“For all intents and purposes it is the same ship. If you compare the conventional version to the green model there is a reduction in energy consumption by roughly 10%. Our fuel oil version is already in a different class when it comes to efficiency so that means the dual-fuel version is even more attractive to buyers,” says Thygesen. 

Key to those energy gains has been the rigorous attention devoted to the ship’s hull.

“When you have ships with a high block coefficient, in the sense that there is a very large surface beneath the water line when it is fully loaded, the hull lines are extremely important for any efficiency gains. After a complicated and lengthy process we found a successful way of applying a method to get the ship to perform how it does.” 

Furthermore, the aerodynamics of the vessel were tested using CFD, which improved the accommodation profile and yielded more gains. 

Thygesen adds; “By doing this it gave us 0.3 tonnes per day in improved efficiency.” 

The new Aframax has a dead weight of 111,000 metric tonnes an endurance of seven days at sea (approximately 6,000 miles) and is capable of operating at a speed of 14.5 knots. Fuel oil consumption is estimated to be 35.2 tonnes per day with power provided by a two-stroke Wärtsilä 6X62 main engine. 

Wärtsilä’s new addition to the sector comes at a good time as the AFRA market has seen a spike in rates throughout 2014. The first vessels are expected to come onstream in late 2016 and largely operate in the Black Sea, North Sea, South and East China Seas and the Mediterranean.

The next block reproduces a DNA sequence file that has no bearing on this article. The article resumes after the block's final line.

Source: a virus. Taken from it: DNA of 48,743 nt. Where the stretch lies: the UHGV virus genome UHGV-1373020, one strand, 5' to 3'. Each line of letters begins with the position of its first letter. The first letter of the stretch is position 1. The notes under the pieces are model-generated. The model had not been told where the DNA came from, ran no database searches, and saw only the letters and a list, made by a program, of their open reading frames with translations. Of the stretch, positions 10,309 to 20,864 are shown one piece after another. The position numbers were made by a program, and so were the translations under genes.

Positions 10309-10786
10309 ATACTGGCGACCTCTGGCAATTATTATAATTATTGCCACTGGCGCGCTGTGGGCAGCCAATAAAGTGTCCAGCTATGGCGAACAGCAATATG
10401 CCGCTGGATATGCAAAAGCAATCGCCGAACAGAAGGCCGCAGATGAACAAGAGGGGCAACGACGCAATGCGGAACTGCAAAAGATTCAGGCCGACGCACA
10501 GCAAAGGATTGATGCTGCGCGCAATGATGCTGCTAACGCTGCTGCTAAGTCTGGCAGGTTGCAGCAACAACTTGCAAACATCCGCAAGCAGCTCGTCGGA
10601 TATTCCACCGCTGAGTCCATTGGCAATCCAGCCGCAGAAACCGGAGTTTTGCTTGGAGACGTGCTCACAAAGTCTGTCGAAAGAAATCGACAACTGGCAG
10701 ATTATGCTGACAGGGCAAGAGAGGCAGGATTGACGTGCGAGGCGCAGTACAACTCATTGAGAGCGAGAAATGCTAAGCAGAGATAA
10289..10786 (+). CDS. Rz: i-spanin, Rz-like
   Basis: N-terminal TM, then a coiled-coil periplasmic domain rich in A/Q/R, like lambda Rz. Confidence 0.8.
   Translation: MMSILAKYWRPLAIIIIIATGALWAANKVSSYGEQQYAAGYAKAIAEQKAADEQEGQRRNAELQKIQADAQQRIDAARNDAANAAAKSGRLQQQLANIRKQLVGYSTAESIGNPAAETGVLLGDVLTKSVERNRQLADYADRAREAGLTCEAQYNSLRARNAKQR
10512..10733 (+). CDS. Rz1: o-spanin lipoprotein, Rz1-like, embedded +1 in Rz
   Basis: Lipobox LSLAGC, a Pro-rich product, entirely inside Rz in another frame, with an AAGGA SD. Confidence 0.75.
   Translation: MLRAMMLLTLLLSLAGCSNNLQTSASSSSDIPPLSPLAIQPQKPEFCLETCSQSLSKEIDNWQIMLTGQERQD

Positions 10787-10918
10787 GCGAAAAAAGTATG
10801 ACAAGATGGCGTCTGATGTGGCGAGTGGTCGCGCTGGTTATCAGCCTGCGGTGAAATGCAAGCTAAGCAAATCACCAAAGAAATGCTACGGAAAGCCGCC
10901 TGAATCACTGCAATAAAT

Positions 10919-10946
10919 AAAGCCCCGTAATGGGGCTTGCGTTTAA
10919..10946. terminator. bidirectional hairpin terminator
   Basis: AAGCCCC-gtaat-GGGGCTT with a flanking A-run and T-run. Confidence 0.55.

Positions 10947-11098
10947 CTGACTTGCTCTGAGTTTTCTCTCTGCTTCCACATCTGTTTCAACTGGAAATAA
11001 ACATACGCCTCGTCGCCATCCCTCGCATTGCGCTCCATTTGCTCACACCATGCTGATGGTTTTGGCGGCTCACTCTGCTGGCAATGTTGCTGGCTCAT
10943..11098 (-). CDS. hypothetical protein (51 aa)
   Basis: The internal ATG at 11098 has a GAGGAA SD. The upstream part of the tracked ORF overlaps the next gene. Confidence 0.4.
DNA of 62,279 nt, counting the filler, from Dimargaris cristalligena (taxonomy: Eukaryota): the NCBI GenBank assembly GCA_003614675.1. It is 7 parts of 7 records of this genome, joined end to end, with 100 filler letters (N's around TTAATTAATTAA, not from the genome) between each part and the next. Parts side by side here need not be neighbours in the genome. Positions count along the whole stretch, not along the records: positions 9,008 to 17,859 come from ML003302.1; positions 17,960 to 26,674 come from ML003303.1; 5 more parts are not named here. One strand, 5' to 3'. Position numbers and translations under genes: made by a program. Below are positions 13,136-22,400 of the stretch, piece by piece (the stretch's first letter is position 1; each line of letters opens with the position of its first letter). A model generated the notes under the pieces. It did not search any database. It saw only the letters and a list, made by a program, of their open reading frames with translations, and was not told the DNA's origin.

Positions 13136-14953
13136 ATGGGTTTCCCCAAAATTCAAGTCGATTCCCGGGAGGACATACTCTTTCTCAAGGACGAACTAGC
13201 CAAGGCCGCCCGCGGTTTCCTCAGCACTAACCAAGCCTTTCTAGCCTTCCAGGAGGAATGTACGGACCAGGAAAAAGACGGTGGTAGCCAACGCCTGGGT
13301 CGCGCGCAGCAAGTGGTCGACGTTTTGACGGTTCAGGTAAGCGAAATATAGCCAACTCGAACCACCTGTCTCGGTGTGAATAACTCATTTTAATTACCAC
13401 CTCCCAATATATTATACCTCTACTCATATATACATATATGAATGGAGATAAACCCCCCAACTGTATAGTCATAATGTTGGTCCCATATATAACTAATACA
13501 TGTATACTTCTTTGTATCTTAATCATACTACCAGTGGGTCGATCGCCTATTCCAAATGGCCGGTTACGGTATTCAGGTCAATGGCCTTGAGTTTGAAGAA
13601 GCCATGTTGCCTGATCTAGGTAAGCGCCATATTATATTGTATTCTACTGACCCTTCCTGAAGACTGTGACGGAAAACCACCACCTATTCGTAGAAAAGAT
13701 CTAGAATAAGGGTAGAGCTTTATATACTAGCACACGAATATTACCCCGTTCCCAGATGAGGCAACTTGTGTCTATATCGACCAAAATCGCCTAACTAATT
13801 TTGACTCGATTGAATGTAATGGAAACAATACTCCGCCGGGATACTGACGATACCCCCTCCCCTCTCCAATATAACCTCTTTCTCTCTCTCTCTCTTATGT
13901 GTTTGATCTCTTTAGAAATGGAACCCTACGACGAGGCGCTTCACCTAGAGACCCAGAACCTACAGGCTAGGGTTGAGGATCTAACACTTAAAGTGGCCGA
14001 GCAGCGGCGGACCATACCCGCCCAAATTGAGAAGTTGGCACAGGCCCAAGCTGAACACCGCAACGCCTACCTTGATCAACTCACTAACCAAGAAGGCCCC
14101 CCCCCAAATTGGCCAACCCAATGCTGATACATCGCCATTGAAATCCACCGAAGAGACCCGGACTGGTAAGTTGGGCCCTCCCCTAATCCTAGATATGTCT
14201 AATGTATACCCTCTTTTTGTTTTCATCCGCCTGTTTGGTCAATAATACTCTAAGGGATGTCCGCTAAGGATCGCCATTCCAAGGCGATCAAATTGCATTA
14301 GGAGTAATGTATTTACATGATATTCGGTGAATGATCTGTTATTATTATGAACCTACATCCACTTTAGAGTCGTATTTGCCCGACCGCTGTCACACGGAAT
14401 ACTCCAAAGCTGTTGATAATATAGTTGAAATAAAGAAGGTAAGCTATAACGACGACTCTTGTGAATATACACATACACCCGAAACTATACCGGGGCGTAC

Thygesen says that Wärtsilä is in “very close talks” with a number of serious owners. A brand new Aframax will cost in the region of $50–$55 million. Wärtsilä is also offering shipyards integration packages in order to make it possible for more builders to get active in this specialist market. 

Knowing the needs of the shipowners was made easier by teaming up closely with global shipping giant Clarksons in London. 

“That provided us with a huge know-how of what the owners are faced with, such as the optimum size, potential operational barriers and so on. On the surface it may seem insignificant but if they are operating 10 ships over a 25-year period running 365 days a year, we need to know their market drivers and models,” Thygesen adds. 

The same high standards apply when it comes to remaining true to Wärtsilä’s core principles

“We have a very significant obligation to the brand of Wärtsilä. That comes at a cost, of course, but we believe from an ethical and moral point of view it is the right approach.” 

An approach that looks set to pay dividends, judging by the amount of curiosity the new Aframax has aroused in shipowners.

“In the Aframax sector we are extremely proud to have the most fuel-efficient design. This is the way forward and it is only a matter of time before the merchant fleet gets onboard also,” concludes Thygesen.


Press release

Wärtsilä Ship Design